Monday, August 20th, 2012
If you’ve arrived in Nevada’s capital city and are looking to stay for a few days, the best way to get the lay of the land is to poke around and ask a local about their favorite hot spots and places to recreate. Here are some of our favorite places where we let it all hang out:
When we’re not working, Carsonites enjoy working out and all recreation activities. The Carson City Aquatic Facility is where you’ll find many before or after work. This underwater family playground has an Olympic-sized indoor pool, a parent and tot pool, therapy pool, weight room and from May to September, a 25-yard outdoor pool. 841 North Roop Street.
The Carson City Aquatic Center is where locals swim laps year-round.
Every morning at around 6:30 a.m. and every night around 6 p.m., you’ll see locals hit the pavement or the grass at any number of Carson City parks. Hundreds of acres give way to open space making the parks havens for families, walkers, joggers, barbecuers, horseshoers and skateboarders at Fuji, Carson River and Mills parks.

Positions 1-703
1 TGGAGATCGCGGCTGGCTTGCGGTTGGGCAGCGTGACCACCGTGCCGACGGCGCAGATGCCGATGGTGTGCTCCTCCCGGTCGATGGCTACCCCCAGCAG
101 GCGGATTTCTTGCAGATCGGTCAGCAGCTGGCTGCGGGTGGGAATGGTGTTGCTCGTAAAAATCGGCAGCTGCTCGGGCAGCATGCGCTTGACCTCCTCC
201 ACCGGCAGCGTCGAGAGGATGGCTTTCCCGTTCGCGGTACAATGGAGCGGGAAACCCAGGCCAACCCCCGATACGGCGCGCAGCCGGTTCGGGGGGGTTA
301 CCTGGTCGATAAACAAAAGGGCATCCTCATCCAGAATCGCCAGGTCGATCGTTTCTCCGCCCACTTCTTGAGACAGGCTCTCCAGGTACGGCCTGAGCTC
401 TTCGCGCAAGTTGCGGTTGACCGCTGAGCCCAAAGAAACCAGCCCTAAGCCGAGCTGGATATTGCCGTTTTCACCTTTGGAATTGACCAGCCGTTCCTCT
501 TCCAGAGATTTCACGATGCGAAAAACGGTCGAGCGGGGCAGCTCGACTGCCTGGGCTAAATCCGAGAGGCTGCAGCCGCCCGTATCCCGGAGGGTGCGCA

Many trails are just minutes from downtown Carson City. Beginner hiking trails include a mile-long loop that winds along a portion of the Carson River at Riverview Park, a 109-acre natural area with miles of traversing trails. Brochures at the trailhead are available for self-guided tours, and benches near the river provide multiple areas to relax.